Recently, I was listening to a podcast with Tim Spector, who is a professor of genetics and an author. He mentioned that we should eat a variety of 30 plants per week as a guide to getting a cross section of the nutrients and phytochemicals that we need.  That sounds like a lot of plant power and while I know I eat a variety, I wasn’t sure exactly how many! 

So, I decided to count how many I ate last week and share that information with you.  Happily, I counted 47 and was relieved that I was “walking the walk”. As should be the case of course, since I encourage other people to eat healthier!  Bear in mind that “plants” includes vegetables, fruits, nuts, seeds, grains and even good quality coffee, which comes from a bean! (Just remember that one coffee a day max mid-morning is best, if coffee agrees with you.)

I have included a graphic below which details my plant powered list for that particular week. I have also noted in which meals I used these foods for reference.  Making mixed salads, stews and soups makes it really easy to consume a wide variety across seven days.   

To begin with, keep it simple and just consider making sure you eat a wider variety of colours, and you will be doing well.  If you are on medications, or are living with any health conditions, check with your GP if there are any foods you need to avoid.  Even in that case, nature provides plant power in so many forms, you can still find options with the amazing nutrients and phytochemicals to enhance your health.

However, let’s start with the “why” plants are so vital for good health…

What are Nutrients

A nutrient does exactly what it says on the tin and is a substance which nourishes our bodies. They are essential for the maintenance of life and for growth.  Note the word ESSENTIAL – this is very important.  It means that we must consume them for our long-term health.  Our bodies are amazing and will try to keep going, even when we are being hard on them. However, eventually the effects will show up as symptoms of disease.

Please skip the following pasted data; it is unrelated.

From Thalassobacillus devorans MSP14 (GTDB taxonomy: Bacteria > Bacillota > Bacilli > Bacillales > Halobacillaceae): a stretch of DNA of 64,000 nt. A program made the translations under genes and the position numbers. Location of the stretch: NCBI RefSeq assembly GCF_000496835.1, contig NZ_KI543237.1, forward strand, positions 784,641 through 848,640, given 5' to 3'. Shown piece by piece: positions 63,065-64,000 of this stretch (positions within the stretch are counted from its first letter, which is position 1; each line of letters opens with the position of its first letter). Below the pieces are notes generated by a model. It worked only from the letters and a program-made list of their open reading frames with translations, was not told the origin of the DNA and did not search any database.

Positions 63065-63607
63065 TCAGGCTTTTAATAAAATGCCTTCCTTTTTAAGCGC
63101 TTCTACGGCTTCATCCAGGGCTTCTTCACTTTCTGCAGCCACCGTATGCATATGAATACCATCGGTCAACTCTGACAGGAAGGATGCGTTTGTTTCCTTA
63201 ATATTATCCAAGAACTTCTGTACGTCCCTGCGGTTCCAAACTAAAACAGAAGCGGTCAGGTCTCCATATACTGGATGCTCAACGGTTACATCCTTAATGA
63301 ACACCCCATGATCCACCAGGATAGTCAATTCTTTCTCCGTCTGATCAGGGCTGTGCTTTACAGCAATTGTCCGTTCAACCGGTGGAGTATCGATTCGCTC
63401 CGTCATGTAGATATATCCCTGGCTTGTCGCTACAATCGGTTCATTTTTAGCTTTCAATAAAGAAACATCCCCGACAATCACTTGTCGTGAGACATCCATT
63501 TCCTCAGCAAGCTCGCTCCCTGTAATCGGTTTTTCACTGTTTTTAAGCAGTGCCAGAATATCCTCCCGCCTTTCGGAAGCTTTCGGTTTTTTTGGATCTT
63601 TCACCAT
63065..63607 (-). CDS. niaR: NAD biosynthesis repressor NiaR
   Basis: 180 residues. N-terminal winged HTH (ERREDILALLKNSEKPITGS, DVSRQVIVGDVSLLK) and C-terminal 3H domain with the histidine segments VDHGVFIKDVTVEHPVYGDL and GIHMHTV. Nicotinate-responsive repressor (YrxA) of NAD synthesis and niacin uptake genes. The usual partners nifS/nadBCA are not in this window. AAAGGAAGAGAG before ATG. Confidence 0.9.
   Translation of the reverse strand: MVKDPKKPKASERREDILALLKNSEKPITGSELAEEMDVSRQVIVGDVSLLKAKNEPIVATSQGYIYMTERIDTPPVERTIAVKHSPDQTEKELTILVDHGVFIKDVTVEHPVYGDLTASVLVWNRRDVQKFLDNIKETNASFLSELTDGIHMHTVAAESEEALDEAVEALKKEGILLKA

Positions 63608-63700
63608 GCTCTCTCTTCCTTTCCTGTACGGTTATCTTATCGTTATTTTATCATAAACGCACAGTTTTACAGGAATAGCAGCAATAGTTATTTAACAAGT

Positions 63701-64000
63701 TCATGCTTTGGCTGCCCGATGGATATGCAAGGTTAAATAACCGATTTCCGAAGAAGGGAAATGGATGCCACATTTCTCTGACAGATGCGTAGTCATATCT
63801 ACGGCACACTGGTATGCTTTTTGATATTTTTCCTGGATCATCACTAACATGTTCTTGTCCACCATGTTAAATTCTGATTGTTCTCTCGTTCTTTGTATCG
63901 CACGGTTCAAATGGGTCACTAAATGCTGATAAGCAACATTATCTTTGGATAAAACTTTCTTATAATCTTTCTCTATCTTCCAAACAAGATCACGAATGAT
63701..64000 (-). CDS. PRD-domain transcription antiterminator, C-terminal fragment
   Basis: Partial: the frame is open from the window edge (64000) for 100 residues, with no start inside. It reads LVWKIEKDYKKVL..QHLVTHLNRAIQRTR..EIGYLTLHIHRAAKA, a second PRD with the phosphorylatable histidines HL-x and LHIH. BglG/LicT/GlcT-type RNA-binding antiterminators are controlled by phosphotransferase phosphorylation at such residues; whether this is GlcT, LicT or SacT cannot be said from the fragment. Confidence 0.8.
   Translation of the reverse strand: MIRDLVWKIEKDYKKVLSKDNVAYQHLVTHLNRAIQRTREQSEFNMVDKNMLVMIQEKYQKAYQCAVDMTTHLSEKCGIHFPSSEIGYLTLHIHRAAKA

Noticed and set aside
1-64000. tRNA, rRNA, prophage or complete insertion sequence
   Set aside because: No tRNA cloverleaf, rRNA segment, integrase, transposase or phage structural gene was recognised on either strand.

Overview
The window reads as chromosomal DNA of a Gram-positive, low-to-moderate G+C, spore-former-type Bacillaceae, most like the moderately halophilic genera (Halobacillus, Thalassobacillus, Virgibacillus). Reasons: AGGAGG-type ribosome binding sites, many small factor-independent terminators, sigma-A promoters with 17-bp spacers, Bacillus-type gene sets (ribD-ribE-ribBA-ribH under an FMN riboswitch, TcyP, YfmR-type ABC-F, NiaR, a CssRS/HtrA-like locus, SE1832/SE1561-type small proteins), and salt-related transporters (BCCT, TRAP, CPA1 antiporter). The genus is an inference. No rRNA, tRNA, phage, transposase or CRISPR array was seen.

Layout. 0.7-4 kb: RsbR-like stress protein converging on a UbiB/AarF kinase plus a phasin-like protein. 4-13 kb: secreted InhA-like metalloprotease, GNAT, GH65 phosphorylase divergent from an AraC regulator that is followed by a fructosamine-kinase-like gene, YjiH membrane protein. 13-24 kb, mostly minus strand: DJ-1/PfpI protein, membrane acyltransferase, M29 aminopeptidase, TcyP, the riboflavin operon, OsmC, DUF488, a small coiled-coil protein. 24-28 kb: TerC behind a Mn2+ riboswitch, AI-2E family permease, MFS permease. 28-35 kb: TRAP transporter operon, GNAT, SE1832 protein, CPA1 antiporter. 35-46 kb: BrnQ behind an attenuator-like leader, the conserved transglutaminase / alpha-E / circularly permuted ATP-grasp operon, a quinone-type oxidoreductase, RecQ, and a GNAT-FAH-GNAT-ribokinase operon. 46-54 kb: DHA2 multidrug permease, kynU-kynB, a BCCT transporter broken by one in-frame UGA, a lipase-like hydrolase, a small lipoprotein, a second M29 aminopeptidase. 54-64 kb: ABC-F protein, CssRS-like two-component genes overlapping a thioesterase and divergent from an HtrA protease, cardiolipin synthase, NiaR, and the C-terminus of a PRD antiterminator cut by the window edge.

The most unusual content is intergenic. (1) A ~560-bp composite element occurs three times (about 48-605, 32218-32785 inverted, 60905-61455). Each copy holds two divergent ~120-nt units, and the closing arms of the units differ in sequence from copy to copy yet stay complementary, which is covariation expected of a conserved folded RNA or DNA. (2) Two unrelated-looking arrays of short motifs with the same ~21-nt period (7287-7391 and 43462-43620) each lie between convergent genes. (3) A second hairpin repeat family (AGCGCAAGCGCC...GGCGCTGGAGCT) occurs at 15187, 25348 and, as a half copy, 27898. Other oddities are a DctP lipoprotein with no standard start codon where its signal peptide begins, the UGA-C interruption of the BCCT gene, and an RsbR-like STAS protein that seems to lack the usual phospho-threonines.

Macro nutrients are required in larger amounts eg protein, fat, fibre and carbohydrates. Micro nutrients such as vitamins, minerals, antioxidants (which include some vitamins) and polyphenols (which are also great anti-oxidants) are equally essential but needed in smaller amounts.   Whole unprocessed food (animals and plants) will contain both macro and micro nutrients.  It is worth remembering that animals and fish get their nutrients, which we then eat, from eating plants or from other animals who eat plants.  So, plant power is fundamentally important for our health.

What are Phytochemicals

Phytochemicals, or phytonutrients, are found in all plants (vegetables, fruit, beans, herbs, spices and grains). They are part of a plant’s own immune system which helps to protect it from bacteria, viruses, parasites and fungi.  So, when we eat phytochemicals, we can benefit from this plant powered protection, even though they are not essential for us to stay alive in the same way that vitamins and minerals are.  However, they can help to protect our cells and DNA from being damaged, which then contributes to keeping us well.

“Phytochemicals have antioxidant properties and offer protection that decreases the risk of many diseases,” says Vijaya Surampudi, MD, a physician nutrition specialist at UCLA Health. “They help with neutralizing free radicals, which can damage the DNA.”

The Power of Plants

So, eating a variety of plants every week is one of the best ways to stay healthy. Being healthy gives us our best chance to live our best life!  When you check out my graphic, you will see that it doesn’t have to be complicated. Add colourful whole foods into the shopping trolley, use some simple recipes and take it from there! 

Another tip is to have the ingredients visible so that you remember to use them. There are recipes for soups, stews and salads on my website and I promise they are all very simple, if you don’t have much time to cook.  My list of 47 excludes the herbal teas I drank last week and these can also contain plant goodness. If you buy a good quality herbal tea, they will contain phytochemicals and contribute to your hydration. 

If you are currently not eating many vegetables, increase your portions slowly to allow your digestive tract to adjust to the additional fibre.  You could even make a start by retrieving those amazing herbs and spices lurking in your cupboard, and using them in your cooking!

Feature Photo by Nathan Dumlao on Unsplash 

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Lyn Sharkey Nutrition
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